Tech experts blast Trump’s extreme vetting plan
A chorus of technology experts on Thursday heavily criticized President Trump’s plan to use artificial intelligence to screen individuals seeking entry to the United States, calling it “neither appropriate nor feasible.”
More than 50 computer scientists, engineers and mathematicians wrote a letter to the Department of Homeland Security (DHS) urging officials to abandon the so-called “Extreme Vetting Initiative” proposal to use data mining to vet immigrants and visa applicants using data from the internet and social media platforms.
“Simply put, no computational methods can provide reliable or objective assessments of the traits that ICE seeks to measure,” the experts wrote. “In all likelihood, the proposed system would be inaccurate and biased. We urge you to reconsider this program.”
The department’s Immigration and Customs Enforcement (ICE) published details on the proposed initiative in June, laying out its intention to leverage automation to “determine and evaluate an applicant’s probability of becoming a positively contributing member of society as well as their ability to contribute to national interests” in order to fulfill Trump’s executive orders on immigration.
The department also intends to use data mining technology to “assess whether an applicant intends to commit criminal or terrorist acts after entering the United States.” DHS is looking to contract out the services to a private firm.
But the experts argued Thursday that automation would not be able to accurately deliver determinations on any of these fronts. Moreover, they said that algorithms could be leveraged “to arbitrarily flag groups of immigrants under a veneer of objectivity.”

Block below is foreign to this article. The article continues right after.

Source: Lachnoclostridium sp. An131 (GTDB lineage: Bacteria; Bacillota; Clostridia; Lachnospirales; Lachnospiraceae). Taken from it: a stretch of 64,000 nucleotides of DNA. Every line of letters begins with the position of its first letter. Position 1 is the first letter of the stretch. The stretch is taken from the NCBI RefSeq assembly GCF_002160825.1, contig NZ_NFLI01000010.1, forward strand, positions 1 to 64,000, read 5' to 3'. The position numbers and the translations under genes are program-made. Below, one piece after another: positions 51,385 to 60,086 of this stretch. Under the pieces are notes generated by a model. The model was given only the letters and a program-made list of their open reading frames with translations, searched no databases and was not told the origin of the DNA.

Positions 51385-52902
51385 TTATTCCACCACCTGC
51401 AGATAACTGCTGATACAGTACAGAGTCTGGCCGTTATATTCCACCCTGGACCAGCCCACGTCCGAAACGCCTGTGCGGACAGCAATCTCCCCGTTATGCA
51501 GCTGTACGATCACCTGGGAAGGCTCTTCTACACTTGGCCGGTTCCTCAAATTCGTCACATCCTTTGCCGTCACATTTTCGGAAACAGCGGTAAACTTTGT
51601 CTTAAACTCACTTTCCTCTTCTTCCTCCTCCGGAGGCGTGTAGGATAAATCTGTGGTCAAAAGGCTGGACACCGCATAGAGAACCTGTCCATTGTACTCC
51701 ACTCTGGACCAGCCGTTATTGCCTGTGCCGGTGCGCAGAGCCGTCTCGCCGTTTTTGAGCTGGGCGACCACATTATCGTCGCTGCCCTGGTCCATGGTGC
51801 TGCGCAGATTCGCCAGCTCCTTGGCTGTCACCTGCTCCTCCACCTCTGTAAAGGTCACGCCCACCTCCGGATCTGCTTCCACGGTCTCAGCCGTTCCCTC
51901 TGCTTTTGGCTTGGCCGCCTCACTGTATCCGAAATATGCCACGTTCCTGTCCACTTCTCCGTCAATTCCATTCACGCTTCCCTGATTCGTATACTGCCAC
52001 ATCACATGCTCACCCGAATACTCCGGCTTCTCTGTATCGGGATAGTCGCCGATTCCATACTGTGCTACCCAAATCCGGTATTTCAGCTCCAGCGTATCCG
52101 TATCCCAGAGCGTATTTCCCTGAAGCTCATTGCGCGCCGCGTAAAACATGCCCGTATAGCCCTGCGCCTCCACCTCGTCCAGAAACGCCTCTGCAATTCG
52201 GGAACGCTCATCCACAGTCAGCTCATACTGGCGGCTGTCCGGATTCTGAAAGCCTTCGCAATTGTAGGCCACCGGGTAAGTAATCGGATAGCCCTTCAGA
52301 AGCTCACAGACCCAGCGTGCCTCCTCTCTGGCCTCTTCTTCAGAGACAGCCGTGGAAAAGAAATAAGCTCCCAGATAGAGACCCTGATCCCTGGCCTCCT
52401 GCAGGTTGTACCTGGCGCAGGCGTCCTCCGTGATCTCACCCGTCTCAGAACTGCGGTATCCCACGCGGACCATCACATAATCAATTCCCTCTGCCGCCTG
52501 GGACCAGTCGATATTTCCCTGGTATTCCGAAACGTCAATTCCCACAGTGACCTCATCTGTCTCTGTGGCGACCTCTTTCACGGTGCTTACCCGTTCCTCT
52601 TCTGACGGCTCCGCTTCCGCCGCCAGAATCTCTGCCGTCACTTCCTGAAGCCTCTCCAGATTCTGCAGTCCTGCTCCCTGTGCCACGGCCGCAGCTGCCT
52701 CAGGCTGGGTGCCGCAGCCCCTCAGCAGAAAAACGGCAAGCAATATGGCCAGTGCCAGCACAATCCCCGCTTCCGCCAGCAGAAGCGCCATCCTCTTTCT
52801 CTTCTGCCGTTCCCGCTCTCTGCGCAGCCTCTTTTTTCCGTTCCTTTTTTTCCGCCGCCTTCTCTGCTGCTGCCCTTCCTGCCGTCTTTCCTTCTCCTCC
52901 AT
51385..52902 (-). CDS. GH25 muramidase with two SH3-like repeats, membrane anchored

Joe Hall, chief technologist at the Center for Democracy & Technology and one of the letter’s signatories, told The Hill that the initiative is an example of the administration “simply throwing tech at hard problems.”
“We cannot let ourselves get overly intoxicated by the promises of artificial intelligence and machine learning for ferreting out bad guys among the good guys,” Hall said in an email. “The extreme vetting initiative will necessarily catch many, many completely innocent people and is horrible example of a front-line machine intelligence that would be way before its time.”
The experts sent the letter to acting DHS Secretary Elaine Duke, who is filling in at the top post as Trump’s choice to lead the department, Kirstjen Nielsen, awaits confirmation by the Senate.
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